Chimney maintenance is a crucial part of being a homeowner, not only can a dysfunctional chimney put your property at risk but also the lives of its occupants. Most specialists would recommend yearly chimney sweepings, particularly if it is regularly used during the colder months. As a homeowner, you can begin this process by inspecting your chimney yourself to make the call of when it will need to be cleaned. In this article, we will talk you through step by step the various conditions, defects and problems you should be looking for during your inspection.
One of the most hazardous elements to look for when inspecting your flue is the build-up of creosote. Typically creosote build-up is found in wood-burning fireplaces and can become highly flammable. Typically there are 3 stages of creosote; it starts as thick soot, develops into thicker black flakes and then finally forms into a hard tar-like substance. If the thickness of the build-up surpasses 1/8 of an inch in this tar-like state it can be extremely difficult to remove and will put you at risk of a chimney fire.
When inspecting your chimney you must look at both ends and this means looking at the chimney cap and crown for any defects. If the cap is missing or damaged you may be at risk of water leaking into the chimney and causing the flue to rust or water damaging the masonry.
It is also important to regularly check for any blockages or damaged areas within your flue. Any damage can put a flue at risk of leaking harmful gases such as carbon monoxide into your home. It could also allow sparks to enter the cracks and start a building fire. There is also the potential for water to leak down the flue and into cracks in the masonry ultimately compromising the structural integrity of the building.
Checking the direction of air flow is another important test which can be done with placing a tissue above the opening of your fireplace. This will allow you to see which direction the air is travelling in and if there is a blockage causing the air to drop back down. If the air is not properly escaping your property it can cause harmful gases and soot to drop into your home. Not only will this damage your furniture it can also be extremely harmful to your health.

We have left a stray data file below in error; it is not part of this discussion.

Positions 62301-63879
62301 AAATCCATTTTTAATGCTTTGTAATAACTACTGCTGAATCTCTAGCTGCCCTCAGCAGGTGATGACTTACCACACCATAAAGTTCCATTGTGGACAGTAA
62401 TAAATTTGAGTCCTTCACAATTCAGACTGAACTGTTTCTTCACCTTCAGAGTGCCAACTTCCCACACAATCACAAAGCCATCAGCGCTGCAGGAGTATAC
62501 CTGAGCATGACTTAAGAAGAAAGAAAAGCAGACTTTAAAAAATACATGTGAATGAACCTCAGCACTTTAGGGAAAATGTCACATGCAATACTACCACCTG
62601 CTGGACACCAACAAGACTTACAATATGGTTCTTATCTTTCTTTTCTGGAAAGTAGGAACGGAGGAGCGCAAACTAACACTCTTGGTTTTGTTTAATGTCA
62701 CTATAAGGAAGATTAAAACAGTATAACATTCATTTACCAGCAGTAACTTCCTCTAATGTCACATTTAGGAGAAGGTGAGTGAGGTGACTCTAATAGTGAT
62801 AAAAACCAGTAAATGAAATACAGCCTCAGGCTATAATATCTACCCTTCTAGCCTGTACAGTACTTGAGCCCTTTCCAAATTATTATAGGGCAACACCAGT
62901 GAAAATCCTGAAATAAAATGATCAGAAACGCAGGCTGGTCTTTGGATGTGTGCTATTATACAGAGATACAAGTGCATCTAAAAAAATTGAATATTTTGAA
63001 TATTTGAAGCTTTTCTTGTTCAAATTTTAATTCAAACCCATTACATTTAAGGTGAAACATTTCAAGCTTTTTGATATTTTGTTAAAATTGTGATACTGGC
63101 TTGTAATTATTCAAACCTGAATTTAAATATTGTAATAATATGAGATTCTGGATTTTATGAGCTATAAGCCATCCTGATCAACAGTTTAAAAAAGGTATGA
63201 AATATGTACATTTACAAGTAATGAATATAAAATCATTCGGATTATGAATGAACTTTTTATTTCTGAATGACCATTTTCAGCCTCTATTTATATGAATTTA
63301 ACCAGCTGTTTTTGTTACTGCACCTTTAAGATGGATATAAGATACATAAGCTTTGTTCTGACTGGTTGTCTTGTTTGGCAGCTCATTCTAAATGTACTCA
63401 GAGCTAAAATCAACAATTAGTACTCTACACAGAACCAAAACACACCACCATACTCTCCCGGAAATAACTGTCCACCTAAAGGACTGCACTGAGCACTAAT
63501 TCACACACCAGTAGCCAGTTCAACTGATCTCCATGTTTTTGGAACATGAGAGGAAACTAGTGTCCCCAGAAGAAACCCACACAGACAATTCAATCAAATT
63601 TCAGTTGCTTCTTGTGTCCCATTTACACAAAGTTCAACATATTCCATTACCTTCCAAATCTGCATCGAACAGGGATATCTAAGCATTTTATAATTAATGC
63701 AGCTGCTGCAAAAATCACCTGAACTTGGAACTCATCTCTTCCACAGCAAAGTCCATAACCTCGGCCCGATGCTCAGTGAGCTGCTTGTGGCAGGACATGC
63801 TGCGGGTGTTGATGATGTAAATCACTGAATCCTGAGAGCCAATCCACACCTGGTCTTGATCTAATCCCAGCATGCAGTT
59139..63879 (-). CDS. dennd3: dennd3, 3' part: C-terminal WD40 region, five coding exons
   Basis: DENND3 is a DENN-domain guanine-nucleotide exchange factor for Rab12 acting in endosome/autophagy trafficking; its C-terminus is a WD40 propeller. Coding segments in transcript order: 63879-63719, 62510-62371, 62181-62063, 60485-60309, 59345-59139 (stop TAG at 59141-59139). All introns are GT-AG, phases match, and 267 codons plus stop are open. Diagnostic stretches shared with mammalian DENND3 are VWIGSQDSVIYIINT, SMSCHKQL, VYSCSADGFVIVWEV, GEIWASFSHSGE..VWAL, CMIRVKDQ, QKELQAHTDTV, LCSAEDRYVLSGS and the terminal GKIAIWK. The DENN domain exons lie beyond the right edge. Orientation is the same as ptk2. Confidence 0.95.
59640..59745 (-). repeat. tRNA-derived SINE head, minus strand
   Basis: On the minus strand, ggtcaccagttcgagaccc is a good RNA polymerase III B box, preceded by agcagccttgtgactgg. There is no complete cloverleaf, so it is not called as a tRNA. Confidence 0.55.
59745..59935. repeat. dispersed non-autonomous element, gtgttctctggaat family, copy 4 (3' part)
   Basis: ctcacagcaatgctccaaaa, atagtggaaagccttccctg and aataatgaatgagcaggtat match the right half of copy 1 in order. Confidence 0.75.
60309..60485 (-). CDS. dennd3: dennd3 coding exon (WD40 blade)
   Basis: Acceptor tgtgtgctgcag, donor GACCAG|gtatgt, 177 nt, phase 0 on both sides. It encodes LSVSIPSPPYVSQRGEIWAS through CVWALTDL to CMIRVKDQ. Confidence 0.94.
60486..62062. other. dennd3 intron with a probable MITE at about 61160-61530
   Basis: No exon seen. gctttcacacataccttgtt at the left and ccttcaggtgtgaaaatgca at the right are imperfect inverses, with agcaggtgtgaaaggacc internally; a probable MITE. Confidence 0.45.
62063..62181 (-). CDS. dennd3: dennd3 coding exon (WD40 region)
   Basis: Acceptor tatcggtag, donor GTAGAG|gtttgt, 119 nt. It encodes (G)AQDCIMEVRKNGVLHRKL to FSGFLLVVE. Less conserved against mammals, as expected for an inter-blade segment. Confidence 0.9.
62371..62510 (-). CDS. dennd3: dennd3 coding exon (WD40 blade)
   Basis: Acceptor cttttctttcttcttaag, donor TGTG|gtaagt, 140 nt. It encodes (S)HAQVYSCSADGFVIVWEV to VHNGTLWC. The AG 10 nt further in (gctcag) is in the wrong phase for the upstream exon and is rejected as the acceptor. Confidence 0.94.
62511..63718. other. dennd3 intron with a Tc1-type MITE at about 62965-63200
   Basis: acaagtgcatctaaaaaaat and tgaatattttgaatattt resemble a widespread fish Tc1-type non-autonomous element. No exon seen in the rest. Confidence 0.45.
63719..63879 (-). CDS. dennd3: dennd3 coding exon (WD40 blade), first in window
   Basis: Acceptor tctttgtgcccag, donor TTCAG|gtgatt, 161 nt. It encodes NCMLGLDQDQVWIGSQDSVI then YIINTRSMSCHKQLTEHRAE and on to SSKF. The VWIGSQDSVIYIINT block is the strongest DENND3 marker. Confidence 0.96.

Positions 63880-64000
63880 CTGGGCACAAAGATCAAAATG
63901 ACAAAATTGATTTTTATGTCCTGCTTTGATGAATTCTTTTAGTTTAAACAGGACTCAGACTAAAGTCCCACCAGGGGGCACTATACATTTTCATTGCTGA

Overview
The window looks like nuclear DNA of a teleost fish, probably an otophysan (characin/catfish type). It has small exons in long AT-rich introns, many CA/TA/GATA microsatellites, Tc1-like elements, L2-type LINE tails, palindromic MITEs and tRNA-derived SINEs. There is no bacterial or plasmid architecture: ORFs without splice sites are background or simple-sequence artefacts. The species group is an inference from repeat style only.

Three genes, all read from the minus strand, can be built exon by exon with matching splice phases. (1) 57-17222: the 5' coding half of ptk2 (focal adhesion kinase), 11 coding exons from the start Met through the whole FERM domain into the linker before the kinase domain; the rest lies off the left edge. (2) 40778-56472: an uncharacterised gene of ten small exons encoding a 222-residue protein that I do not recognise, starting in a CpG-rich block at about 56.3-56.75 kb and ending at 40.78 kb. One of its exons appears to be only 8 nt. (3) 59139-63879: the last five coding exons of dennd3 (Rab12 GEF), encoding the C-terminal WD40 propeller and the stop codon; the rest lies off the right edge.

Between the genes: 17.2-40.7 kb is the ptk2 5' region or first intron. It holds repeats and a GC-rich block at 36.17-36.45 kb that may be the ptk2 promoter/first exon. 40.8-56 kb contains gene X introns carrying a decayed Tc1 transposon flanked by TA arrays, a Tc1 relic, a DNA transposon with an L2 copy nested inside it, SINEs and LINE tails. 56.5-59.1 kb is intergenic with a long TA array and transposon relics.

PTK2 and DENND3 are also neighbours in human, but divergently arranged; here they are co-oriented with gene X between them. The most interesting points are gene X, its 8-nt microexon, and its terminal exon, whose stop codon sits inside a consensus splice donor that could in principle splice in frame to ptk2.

Rust is another problem you may come across if your chimney is exposed to moisture for prolonged periods of time. Different components of your fireplace may suffer from rust starting at the top of the flue all the way down to the damper. If your damper is rusted open it means that debris can easily fall down into your flue causing blockages.
These are just a few of the basic regular check you can carry out as a homeowner with a chimney and fireplace. If you feel that your chimney is damaged in any way or that incomplete combustion is occurring it is imperative that you have it professionally inspected right away. Whilst there is the temptation to forget about the problem because it is not yet cold enough to be using your fireplace this can often worsen the problem.
For professional, friendly advice – contact Sooty And Sweeps today!